Former 7-Eleven CEO Seeking Blockbuster Results
James Keyes, the former CEO at the nation’s largest convenience store chain, 7-Eleven, has been named to help turn around Blockbuster Inc., the world’s largest video rental retailer that has lost money for nine of the past 10 years.
Mr. Keyes replaces John Antioco who was criticized for a compensation level that many felt was not justified considering Blockbuster’s stock had fallen some 70 percent since it was initially put on the market in 1999.
“John Antioco set the company up to succeed, but moved a bit too slowly in aligning costs and shedding non-strategic assets for the board’s tastes,” Michael Pachter, an analyst at Wedbush Morgan Securities, told Bloomberg News.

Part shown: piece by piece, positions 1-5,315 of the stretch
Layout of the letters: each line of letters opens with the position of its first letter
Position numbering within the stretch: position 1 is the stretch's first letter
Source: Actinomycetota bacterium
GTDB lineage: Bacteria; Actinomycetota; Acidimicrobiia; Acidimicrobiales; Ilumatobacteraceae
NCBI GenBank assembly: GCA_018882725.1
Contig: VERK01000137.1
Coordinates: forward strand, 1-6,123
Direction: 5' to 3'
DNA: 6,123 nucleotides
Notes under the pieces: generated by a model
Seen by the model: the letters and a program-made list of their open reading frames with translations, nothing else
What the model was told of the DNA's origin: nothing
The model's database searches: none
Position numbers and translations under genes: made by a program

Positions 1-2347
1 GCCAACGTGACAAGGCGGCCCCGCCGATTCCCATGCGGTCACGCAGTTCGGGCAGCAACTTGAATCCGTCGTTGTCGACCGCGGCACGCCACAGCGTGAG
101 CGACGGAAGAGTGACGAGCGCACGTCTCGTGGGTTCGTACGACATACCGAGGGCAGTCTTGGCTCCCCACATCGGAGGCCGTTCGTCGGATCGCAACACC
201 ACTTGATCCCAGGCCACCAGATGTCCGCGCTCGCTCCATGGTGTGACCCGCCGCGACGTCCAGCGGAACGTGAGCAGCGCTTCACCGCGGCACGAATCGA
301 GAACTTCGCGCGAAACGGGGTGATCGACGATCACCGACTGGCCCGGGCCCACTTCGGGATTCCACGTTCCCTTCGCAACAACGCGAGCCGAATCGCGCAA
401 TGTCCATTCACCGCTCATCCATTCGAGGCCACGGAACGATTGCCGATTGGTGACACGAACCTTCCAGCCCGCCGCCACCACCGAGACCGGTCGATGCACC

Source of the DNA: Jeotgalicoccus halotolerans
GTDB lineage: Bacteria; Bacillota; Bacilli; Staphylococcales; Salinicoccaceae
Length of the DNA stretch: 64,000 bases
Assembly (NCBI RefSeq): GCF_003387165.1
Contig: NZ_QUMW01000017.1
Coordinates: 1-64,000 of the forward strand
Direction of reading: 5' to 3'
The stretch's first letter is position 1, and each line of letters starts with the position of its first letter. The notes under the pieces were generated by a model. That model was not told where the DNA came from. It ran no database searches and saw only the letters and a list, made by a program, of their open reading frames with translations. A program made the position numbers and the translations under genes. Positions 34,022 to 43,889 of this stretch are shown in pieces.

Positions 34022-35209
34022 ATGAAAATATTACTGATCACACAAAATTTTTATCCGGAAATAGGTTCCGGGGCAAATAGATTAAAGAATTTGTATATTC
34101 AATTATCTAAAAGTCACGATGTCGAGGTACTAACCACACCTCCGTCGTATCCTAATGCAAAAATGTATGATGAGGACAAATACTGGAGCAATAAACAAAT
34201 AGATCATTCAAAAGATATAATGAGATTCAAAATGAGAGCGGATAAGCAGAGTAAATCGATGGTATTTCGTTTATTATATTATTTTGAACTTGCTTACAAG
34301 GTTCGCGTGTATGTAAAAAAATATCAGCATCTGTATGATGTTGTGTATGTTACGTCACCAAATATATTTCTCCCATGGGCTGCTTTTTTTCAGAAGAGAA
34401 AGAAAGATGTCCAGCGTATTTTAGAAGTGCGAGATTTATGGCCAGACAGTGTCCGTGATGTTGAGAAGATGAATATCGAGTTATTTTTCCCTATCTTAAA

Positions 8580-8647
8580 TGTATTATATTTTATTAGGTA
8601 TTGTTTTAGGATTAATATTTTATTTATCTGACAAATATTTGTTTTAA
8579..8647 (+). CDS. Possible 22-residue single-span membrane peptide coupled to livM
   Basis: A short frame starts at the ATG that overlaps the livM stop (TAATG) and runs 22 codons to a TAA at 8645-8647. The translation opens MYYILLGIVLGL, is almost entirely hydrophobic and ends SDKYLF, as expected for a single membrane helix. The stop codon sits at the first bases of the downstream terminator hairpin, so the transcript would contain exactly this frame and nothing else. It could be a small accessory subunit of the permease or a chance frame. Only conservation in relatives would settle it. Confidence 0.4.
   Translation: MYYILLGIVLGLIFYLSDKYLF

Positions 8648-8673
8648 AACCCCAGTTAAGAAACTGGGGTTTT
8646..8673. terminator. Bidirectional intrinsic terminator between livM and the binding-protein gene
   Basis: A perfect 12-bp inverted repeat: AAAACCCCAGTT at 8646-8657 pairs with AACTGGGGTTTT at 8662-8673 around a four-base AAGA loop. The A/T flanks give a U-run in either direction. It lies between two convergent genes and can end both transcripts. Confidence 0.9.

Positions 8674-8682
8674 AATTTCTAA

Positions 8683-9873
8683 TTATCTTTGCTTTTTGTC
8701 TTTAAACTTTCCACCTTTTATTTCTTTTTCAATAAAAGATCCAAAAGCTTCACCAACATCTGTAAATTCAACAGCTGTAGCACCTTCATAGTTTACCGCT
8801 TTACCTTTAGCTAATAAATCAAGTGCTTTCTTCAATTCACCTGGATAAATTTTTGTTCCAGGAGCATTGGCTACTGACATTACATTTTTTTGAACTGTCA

Under Mr. Keyes, 7-Eleven experienced eight straight years with same-store sales gains. Although he also served as 7-Eleven’s chief financial officer and chief operating officer in addition to CEO during his 21-year career at the convenience store chain, Mr. Keyes is known for being more than just a financial guy.
Barton Crockett, an analyst at JP Morgan Securities, wrote in a note that Mr. Keyes is “known for in-store merchandizing innovations at 7-Eleven.” According to Mr. Crockett, Blockbuster “could benefit from keener merchandizing to capitalize on new in-store traffic from Total Access.”
Total Access is Blockbuster’s subscription program that allows customers to rent DVDs online and either return them through the mail or at stores where they can pick up new titles.
Discussion Questions: What challenges are facing Blockbuster and is James Keyes the right person to help the company reverse its slide? How do you think he will go about achieving a change in fortune for the company?